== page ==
Your Source for Adult Degenerative Scoliosis Surgery in New Jersey
If youre interested in Adult Degenerative Scoliosis surgery in New Jersey, or would like to learn more the symptoms and treatment options, we are here to help. New Jersey spine surgeon, Dr. Joshua Rovner of Progressive Spine & Orthopaedics specializes in the surgery treatment of Adult Degenerative Scoliosis. Contact our practice today or learn more below.
Adult Degenerative Scoliosis (ADS), like all scoliosis, is a side-to-side curvature of the spine. However, while most scoliosis develops through adolescence, Adult Degenerative Scoliosis is caused by the onset of a degenerative illness later in life.
Causes of Adult Degenerative Scoliosis
Adult Degenerative Scoliosis is the result of weakening bones and tissue within the spine. Age and physical wear can contribute to this weakening and scoliosis will develop when this strain is pronounced enough to cause a lateral curve in the spine. Numerous degenerative conditions are associated with ADS. Some of the most common are Spinal Stenosis, Osteoporosis, and Degenerative Disc Disease.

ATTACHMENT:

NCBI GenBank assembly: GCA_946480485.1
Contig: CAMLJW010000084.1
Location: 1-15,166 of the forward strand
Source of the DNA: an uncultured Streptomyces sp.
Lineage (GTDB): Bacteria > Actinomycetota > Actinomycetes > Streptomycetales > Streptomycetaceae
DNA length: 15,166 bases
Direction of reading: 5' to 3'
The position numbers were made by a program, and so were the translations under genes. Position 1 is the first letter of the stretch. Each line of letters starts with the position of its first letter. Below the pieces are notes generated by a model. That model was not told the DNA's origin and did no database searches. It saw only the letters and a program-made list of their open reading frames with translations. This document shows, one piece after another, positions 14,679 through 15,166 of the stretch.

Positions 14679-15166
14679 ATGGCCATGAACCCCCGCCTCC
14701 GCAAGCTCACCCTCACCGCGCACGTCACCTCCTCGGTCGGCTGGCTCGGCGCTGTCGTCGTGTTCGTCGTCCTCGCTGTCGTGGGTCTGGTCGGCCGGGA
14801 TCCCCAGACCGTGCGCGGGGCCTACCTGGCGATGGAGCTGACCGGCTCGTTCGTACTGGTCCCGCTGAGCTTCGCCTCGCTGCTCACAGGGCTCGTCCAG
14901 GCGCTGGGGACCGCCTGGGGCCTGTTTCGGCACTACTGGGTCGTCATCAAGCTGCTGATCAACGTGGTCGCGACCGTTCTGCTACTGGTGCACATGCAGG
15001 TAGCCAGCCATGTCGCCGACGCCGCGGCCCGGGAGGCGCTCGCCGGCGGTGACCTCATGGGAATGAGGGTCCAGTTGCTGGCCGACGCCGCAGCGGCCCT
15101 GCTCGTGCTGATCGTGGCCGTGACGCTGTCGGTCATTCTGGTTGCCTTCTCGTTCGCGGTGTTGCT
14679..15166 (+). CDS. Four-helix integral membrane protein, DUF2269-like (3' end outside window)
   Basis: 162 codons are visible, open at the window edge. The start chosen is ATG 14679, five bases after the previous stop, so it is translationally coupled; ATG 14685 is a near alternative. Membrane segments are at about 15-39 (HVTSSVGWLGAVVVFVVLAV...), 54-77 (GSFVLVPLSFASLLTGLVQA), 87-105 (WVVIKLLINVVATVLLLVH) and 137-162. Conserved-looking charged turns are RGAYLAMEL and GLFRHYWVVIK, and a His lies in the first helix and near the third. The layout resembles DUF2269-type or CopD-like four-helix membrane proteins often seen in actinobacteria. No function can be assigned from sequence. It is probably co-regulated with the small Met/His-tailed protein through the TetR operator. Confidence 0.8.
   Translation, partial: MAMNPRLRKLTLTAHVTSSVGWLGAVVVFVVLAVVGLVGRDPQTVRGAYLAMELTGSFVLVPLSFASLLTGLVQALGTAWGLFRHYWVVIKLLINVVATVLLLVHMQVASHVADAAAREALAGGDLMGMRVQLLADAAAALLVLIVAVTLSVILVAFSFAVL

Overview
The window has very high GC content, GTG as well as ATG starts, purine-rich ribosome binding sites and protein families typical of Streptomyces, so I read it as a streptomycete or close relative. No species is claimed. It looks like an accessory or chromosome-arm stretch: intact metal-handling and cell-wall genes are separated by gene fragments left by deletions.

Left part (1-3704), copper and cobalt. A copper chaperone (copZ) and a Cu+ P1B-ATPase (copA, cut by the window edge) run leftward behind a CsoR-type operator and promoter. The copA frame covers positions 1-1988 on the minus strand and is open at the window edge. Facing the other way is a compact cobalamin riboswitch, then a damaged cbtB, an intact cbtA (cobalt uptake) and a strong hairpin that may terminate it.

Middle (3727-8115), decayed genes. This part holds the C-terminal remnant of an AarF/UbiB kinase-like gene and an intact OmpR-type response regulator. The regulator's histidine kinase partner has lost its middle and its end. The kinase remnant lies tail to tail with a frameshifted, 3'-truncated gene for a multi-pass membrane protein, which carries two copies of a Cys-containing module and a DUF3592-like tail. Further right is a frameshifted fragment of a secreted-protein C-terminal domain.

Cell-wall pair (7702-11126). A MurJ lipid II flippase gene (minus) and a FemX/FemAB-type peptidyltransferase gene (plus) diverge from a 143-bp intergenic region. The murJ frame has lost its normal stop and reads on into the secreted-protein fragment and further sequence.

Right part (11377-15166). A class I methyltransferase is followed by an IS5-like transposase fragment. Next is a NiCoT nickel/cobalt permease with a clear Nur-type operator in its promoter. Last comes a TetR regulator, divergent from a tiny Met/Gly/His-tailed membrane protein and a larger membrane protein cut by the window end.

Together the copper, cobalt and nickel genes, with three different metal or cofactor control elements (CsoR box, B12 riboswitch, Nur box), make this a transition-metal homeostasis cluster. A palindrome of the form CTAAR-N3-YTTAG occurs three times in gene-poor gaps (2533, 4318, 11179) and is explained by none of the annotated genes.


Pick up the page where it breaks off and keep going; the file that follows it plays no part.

Symptoms of Adult Degenerative Scoliosis
While no one symptom is a defining indicator of scoliosis there are numerous common symptoms associated with ADS.
- Poor Posture
- Poor balance
- Difficulty standing and sitting
These are some of the most common symptoms, but there are many others that may indicate ADS. Symptoms including spine rigidity, stiffness, tingling, muscle weakness, breathing problems, and numbness are all associated with adult degenerative scoliosis.
Diagnosis of Adult Degenerative Scoliosis
If you believe that you are suffering from Adult Degenerative Scoliosis, the New Jersey spine specialists of Progressive Spine and Orthopaedics are the experts you can trust. Our thorough physical examination will give you an accurate diagnosis so we can put you on the path to recovery. During the examination a thorough medical history will be taken and you will be asked to bend, stretch, and move so we can assess your body individually. Additional steps such as X-rays, CT Scans, and MRIs may be needed.